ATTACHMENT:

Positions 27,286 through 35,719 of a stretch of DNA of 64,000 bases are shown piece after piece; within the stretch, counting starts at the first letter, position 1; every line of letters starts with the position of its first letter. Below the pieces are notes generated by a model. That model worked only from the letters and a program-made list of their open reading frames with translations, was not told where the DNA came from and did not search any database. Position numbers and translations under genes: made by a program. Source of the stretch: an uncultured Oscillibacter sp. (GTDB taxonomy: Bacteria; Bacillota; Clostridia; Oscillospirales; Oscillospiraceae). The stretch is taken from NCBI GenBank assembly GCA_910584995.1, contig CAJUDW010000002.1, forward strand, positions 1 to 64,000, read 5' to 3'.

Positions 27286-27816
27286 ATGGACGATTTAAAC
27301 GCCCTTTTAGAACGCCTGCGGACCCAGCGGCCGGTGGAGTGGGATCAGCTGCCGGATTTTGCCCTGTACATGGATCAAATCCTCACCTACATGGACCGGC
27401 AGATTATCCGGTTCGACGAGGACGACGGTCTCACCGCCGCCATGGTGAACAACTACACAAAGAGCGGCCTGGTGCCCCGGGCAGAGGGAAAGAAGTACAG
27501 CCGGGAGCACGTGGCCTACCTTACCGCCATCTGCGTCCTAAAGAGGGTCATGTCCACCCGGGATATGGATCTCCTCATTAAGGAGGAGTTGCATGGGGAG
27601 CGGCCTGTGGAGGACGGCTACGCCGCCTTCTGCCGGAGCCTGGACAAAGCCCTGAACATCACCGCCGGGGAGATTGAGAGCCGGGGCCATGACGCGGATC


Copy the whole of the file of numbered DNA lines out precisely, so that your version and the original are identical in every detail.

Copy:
Positions 27,286 through 35,719 of a stretch of DNA of 64,000 bases are shown piece after piece; within the stretch, counting starts at the first letter, position 1; every line of letters starts with the position of its first letter. Below the pieces are notes generated by a model. That model worked only from the letters and a program-made list of their open reading frames with translations, was not told where the DNA came from and did not search any database. Position numbers and translations under genes: made by a program. Source of the stretch: an uncultured Oscillibacter sp. (GTDB taxonomy: Bacteria; Bacillota; Clostridia; Oscillospirales; Oscillospiraceae). The stretch is taken from NCBI GenBank assembly GCA_910584995.1, contig CAJUDW010000002.1, forward strand, positions 1 to 64,000, read 5' to 3'.

Positions 27286-27816
27286 ATGGACGATTTAAAC
27301 GCCCTTTTAGAACGCCTGCGGACCCAGCGGCCGGTGGAGTGGGATCAGCTGCCGGATTTTGCCCTGTACATGGATCAAATCCTCACCTACATGGACCGGC
27401 AGATTATCCGGTTCGACGAGGACGACGGTCTCACCGCCGCCATGGTGAACAACTACACAAAGAGCGGCCTGGTGCCCCGGGCAGAGGGAAAGAAGTACAG
27501 CCGGGAGCACGTGGCCTACCTTACCGCCATCTGCGTCCTAAAGAGGGTCATGTCCACCCGGGATATGGATCTCCTCATTAAGGAGGAGTTGCATGGGGAG
27601 CGGCCTGTGGAGGACGGCTACGCCGCCTTCTGCCGGAGCCTGGACAAAGCCCTGAACATCACCGCCGGGGAGATTGAGAGCCGGGGCCATGACGCGGATC